The Jefferson City Housing Authority is giving a property owner involved in the East Capitol Avenue Urban Renewal Plan until its next meeting to sign a rehabilitation agreement.
In mid-May, Holly Stitt requested on behalf of Tom Scheppers at 100 Lafayette St. that the Housing Authority board extend the time to sign a rehabilitation agreement so they could submit a Planned Unit Development (PUD) plan that would cover Scheppers' Lafayette Street commercial property and three vacant lots he owns on State Street. They planned to open a restaurant in the lower level and offices or loft apartments on the upper floors of the Lafayette property, while the State Street properties would be used for parking. The board granted the extension to Tuesday.
City Senior Planner Eric Barron said a PUD plan had not been filed as of Tuesday.
The board did not grant another time extension and said Scheppers has to sign a rehabilitation agreement by the board's next meeting, Sept. 19. If he signs the agreement, he will have six months to make improvements to the Lafayette property. If he does not sign it, the Housing Authority will decide what action to take — which could include trying to acquire the property.
Stitt said three people are interested in the possible restaurant and upstairs space at the Lafayette property.
Housing Authority Executive Director Cynthia Quetsch said property owners who signed — as well as those who didn't sign — rehabilitation agreements are currently fixing their properties in the area.
Summons were issued last week against Barbara Buescher and Stephen and Cheryl Bratten after the Housing Authority filed a civil lawsuit Aug. 4. Buescher owns properties at 101 and 105 Jackson St. and the Brattens own 103 Jackson St., all of which the Housing Authority wants to acquire by condemnation, according to the suit.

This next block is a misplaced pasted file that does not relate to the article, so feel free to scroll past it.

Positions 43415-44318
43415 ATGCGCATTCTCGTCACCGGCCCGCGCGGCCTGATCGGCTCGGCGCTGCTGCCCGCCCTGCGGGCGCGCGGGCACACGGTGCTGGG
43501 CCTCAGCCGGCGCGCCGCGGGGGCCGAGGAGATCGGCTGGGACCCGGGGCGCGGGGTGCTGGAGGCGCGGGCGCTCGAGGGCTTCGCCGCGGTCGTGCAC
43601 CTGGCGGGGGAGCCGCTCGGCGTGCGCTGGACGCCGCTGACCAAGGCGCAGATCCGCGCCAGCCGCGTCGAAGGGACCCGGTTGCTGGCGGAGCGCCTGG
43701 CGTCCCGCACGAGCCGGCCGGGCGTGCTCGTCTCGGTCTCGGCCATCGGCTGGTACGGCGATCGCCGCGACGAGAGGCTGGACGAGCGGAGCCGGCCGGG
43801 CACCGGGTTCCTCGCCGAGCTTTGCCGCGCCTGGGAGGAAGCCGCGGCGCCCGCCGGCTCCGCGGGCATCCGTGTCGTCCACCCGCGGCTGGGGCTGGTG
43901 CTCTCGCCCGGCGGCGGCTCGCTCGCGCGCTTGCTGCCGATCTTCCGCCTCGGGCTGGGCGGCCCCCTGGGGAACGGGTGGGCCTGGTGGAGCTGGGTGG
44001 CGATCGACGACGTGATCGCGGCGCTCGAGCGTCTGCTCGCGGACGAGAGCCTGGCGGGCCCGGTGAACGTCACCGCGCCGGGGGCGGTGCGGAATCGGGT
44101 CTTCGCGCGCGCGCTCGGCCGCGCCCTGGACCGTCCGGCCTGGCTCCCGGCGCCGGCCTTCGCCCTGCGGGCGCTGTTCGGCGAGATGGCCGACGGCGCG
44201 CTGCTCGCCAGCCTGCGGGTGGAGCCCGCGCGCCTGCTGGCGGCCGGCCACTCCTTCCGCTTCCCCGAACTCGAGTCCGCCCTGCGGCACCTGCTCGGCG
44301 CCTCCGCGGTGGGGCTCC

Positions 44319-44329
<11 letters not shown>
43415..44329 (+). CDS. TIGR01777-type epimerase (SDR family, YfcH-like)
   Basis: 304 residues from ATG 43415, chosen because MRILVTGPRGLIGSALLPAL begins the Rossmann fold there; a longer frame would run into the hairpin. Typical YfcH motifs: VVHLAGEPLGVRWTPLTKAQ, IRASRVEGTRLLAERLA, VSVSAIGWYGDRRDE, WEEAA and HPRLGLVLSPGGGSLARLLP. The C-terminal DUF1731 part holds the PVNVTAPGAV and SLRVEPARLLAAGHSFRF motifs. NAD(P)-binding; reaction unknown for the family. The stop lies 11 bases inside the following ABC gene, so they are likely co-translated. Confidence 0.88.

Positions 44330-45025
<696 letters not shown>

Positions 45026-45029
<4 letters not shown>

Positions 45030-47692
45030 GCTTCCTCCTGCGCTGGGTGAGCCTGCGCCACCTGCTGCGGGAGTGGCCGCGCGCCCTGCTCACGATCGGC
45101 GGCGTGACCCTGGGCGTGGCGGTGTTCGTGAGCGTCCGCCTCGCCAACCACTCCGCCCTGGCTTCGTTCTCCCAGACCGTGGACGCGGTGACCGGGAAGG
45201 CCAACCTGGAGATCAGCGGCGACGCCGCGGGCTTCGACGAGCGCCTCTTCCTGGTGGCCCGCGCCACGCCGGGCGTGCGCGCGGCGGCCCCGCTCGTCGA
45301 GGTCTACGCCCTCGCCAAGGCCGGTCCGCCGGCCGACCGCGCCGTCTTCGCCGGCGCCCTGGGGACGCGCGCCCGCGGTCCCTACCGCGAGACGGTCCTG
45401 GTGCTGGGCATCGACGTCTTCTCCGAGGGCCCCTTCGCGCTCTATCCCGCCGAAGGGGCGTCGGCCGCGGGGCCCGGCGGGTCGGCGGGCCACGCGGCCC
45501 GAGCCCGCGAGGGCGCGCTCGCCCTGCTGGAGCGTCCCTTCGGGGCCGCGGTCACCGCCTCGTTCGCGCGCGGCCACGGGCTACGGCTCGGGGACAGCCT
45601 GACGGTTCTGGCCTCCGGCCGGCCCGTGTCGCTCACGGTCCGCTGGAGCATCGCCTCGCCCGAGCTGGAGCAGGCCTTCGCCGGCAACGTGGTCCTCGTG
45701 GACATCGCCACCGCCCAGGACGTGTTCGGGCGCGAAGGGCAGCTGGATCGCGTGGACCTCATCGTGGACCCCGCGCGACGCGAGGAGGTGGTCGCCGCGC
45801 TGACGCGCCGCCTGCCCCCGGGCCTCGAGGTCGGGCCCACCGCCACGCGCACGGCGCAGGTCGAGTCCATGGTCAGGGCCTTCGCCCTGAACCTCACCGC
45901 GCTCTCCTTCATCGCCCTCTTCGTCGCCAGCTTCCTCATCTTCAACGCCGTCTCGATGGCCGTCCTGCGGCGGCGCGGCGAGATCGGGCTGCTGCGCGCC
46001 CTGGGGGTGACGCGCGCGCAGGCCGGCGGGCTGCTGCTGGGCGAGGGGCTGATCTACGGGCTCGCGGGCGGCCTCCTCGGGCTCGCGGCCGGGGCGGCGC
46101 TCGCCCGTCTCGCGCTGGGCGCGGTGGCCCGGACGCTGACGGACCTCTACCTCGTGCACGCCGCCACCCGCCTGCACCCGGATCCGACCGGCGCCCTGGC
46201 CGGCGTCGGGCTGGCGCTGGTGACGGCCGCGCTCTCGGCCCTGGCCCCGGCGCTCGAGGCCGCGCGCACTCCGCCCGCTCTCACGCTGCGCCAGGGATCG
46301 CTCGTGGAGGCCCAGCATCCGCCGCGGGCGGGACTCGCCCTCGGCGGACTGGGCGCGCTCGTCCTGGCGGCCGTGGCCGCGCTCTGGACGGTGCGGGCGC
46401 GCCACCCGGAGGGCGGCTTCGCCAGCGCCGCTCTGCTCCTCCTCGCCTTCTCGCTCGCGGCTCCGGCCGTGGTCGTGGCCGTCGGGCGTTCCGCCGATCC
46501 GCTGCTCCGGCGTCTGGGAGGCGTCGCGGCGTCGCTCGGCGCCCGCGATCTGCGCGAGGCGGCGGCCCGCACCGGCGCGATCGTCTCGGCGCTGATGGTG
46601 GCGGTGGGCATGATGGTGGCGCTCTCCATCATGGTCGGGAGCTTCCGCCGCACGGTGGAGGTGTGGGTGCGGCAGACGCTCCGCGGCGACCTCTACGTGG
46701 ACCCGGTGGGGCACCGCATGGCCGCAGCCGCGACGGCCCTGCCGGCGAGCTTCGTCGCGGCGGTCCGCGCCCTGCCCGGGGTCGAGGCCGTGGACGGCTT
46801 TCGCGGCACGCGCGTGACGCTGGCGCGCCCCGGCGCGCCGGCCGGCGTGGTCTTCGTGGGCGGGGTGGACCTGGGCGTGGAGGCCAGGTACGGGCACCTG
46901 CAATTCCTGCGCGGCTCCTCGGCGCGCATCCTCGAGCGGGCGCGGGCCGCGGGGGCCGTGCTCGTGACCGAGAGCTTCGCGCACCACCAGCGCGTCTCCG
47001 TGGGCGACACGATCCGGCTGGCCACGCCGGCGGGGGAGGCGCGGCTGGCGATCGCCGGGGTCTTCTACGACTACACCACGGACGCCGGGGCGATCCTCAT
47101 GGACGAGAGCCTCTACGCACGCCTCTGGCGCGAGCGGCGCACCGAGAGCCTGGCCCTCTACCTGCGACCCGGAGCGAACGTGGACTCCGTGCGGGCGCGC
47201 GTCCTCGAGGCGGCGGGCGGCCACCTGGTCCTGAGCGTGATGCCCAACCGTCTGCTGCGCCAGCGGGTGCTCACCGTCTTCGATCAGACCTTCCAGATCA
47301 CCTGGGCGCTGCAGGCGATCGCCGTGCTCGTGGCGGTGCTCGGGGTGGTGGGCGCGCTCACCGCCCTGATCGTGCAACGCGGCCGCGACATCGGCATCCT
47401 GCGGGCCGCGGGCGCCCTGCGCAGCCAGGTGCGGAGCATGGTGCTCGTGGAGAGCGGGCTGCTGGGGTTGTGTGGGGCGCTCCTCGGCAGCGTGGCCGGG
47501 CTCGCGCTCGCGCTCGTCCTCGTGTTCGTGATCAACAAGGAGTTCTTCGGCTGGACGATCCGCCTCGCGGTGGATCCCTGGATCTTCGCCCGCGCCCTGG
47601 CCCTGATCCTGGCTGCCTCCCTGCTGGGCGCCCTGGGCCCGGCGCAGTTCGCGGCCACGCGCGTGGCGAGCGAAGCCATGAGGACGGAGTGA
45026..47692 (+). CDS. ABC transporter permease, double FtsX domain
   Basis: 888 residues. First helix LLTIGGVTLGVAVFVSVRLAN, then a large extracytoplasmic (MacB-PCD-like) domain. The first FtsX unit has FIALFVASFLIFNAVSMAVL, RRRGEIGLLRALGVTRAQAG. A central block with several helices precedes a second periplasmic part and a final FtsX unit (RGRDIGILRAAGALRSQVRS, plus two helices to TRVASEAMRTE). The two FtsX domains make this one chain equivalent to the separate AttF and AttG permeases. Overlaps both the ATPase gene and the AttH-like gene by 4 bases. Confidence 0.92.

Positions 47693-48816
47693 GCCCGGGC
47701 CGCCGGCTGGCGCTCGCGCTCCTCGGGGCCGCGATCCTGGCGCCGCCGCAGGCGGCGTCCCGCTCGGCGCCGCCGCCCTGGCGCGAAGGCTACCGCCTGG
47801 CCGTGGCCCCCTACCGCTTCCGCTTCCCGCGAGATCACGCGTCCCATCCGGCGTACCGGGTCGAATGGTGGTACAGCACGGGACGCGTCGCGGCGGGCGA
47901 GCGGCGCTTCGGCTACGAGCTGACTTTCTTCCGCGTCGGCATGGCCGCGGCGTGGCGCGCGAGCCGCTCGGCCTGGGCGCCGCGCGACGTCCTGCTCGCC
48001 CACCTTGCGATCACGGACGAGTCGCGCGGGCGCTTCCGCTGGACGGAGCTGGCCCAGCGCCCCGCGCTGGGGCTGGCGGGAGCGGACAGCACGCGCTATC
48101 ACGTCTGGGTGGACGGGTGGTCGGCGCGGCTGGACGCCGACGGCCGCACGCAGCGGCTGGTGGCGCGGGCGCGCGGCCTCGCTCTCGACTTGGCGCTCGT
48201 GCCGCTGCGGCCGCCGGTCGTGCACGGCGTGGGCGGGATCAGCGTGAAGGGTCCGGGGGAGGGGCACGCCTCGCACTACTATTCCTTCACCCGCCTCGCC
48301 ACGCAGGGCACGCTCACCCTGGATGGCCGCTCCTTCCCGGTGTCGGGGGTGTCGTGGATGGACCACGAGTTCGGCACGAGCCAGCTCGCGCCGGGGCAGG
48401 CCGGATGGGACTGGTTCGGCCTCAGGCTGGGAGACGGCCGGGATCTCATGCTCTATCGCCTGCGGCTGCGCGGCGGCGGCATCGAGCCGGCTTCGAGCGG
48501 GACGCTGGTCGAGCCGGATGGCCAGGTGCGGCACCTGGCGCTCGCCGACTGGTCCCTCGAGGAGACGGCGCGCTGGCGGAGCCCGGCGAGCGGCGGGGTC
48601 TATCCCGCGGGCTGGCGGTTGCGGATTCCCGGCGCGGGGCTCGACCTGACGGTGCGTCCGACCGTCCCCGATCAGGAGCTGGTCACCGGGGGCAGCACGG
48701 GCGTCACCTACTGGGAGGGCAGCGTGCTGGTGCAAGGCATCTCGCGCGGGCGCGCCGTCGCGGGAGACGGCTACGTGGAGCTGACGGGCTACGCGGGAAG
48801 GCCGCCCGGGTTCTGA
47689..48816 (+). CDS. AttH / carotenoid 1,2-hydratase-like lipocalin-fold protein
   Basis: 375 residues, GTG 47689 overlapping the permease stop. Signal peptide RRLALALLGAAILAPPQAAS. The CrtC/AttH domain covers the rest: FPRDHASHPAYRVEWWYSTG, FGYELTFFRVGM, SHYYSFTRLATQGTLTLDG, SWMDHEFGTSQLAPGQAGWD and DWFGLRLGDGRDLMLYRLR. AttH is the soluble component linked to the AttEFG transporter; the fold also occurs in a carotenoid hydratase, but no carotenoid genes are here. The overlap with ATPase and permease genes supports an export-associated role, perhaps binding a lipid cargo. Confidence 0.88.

Quetsch said Buescher had not been served the summons yet, but the Brattens have.
The Jefferson City Council approved the urban renewal zone in December. The area is bordered by East State Street, Lafayette Street, East High Street — which includes some parcels on the south side of East High Street — and Adams Street.
Last year the area was declared blighted because the properties' conditions were deteriorating, and some of the properties were declared abandoned by city ordinances. Those buildings were boarded up.
A list of priority properties for the renewal plan was created, but those priorities might change as the urban renewal plan progresses. The board received appraisal results for seven properties in the renewal area, which were named though a public forum, city staff recommendations and Housing Authority board review.
Properties at 103 and 105 Jackson St. were among the five receiving the most votes from the public regarding their historic value. City staff suggested two properties, including 101 Jackson St.
Quetsch said it has been more than 30 years since the Housing Authority filed condemnation suits and had the Cole County Circuit Court issue summons.